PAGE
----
'The Inventor' Makes Tesla a Pop Culture Hero
Nikola Tesla appears as a side character played by David Bowie in the 2006 film The Prestige.
CREDIT: Warner Bros. Pictures | Touchstone Pictures
Nikola Tesla may have died alone and penniless in a New York City hotel, but the 19th-century U.S. inventor has received his growing share of postmortem fame in Silicon Valley and pop culture. The latest spotlight comes from an upcoming 150-page comic book called "The Inventor" that could eventually lead to a video game and movie.
Tesla beat out rival inventor Thomas Edison with his alternating current (AC) system to create the world's modern power grid, and worked on an unfulfilled vision for wireless power stations. The "Inventor" comic book will feature a "more adult tale" that highlights the Tesla-Edison rivalry and the role of financier J.P. Morgan, according to VentureBeat.
The comic book idea comes from Ravé Mehta, chief executive of Helios Interactive. Mehta pointed out in the VentureBeat interview that Tesla has more than 2.75 million Google searches a month, compared to 3.25 million for Justin Timberlake.
Tesla has increasingly gained favor among both entrepreneurs and engineers. His life and work has inspired the name of Tesla Motors, an electric car company founded by Silicon Valley entrepreneur Elon Musk. The inventor has also lent his name to NVIDIA's Tesla graphics card division — a group that created the technology powering three of the world's five fastest supercomputers.
Modern pop culture has also treated Tesla very well compared to his biggest rival inventor. Thomas Edison may still have a bigger name — he won the "greatest innovator of all time" title in an MIT survey of young Americans — but he has also been cast as a villainous, greedy businessman out to stop Tesla in the Hollywood film "The Prestige."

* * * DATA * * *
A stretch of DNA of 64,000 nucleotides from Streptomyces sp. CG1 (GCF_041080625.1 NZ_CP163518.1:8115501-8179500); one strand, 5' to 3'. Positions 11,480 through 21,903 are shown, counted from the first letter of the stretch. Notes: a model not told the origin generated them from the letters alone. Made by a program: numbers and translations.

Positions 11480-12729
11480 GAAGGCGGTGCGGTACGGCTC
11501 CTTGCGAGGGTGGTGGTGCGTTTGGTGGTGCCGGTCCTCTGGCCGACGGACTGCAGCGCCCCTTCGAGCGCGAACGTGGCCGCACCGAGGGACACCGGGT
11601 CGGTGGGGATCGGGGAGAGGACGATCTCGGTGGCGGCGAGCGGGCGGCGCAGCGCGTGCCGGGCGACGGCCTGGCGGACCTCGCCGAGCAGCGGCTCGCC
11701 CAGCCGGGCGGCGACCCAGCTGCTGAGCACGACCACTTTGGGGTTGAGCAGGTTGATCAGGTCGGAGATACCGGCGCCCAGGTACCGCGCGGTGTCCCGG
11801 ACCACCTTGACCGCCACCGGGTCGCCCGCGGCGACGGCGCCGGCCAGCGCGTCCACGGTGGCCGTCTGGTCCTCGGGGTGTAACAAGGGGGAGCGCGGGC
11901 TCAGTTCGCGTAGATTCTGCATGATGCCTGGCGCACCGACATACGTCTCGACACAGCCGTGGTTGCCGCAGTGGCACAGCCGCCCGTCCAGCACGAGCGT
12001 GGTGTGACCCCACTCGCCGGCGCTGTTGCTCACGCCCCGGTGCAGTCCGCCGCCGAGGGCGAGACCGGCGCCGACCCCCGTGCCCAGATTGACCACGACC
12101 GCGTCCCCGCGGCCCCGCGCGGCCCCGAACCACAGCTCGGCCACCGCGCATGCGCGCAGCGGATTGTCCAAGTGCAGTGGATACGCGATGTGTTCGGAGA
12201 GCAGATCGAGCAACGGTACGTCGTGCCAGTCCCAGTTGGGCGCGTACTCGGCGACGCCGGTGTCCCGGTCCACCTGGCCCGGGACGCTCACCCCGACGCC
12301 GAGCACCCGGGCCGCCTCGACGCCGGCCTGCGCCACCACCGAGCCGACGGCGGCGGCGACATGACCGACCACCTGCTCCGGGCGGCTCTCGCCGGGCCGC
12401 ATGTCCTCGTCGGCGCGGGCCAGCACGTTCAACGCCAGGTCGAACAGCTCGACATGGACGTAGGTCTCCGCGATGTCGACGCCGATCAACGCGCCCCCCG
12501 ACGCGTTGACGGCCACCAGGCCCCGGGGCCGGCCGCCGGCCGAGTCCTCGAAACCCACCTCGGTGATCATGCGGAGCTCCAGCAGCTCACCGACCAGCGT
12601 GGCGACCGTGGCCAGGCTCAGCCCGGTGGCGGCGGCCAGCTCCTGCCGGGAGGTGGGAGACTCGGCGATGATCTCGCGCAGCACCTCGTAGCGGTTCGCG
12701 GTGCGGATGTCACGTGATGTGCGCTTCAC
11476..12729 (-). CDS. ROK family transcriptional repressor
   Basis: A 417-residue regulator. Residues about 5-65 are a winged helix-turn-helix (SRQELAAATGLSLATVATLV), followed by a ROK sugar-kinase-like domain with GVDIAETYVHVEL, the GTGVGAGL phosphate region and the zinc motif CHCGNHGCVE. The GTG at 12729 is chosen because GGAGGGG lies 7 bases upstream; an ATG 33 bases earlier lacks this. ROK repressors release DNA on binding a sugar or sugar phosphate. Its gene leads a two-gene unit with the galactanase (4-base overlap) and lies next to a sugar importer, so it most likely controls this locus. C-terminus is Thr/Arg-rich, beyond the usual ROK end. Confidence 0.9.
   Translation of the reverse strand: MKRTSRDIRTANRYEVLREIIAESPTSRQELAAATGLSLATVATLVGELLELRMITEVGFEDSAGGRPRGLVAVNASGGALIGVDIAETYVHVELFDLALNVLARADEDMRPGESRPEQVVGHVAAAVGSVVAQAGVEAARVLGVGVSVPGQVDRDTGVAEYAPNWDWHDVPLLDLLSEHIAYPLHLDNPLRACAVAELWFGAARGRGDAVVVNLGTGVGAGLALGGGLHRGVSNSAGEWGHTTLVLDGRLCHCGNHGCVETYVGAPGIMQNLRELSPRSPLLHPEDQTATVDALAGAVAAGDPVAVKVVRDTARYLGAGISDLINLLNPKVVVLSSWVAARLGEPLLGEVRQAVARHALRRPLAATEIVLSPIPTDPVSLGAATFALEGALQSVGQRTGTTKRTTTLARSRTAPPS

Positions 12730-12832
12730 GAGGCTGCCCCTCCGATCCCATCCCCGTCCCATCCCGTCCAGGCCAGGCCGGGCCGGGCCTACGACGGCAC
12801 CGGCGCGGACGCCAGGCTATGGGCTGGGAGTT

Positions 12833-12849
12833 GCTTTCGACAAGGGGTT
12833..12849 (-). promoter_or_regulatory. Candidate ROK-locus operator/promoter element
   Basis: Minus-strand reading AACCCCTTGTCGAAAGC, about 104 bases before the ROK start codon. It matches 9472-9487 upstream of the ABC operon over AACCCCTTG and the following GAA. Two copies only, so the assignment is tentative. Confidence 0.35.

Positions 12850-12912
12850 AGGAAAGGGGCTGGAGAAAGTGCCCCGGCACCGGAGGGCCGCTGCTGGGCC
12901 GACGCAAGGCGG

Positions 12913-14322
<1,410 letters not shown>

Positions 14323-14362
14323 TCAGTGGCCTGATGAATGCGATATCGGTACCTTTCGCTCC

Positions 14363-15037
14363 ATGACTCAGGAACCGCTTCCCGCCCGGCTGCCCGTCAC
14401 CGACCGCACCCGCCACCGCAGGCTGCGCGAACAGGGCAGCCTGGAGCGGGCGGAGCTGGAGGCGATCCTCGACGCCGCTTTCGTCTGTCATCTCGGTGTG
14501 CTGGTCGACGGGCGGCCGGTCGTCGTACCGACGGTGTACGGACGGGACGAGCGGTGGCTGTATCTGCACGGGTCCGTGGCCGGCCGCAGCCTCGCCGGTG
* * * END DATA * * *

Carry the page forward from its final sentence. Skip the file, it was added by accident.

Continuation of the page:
Similarly, the popular Web video series "Drunk History" vilifies Edison in its depiction of Tesla's life, and The Oatmeal online comic alternates between praising Tesla and calling Edison a "CEO" and a "douchebag."
Casting Edison as a fulltime villain opposed to Tesla's good works may be a slight stretch — Edison's business sensibilities arguably laid the foundations for the modern innovation system that dominates in the U.S. and the world. But Tesla surely deserves as much fame and credit for ushering in the modern age of electricity and working on wilder ideas that modern science has only recently begun to grasp.
If the "Inventor" comic book proves successful, let's hope a full-on Hollywood film about Tesla is not far behind.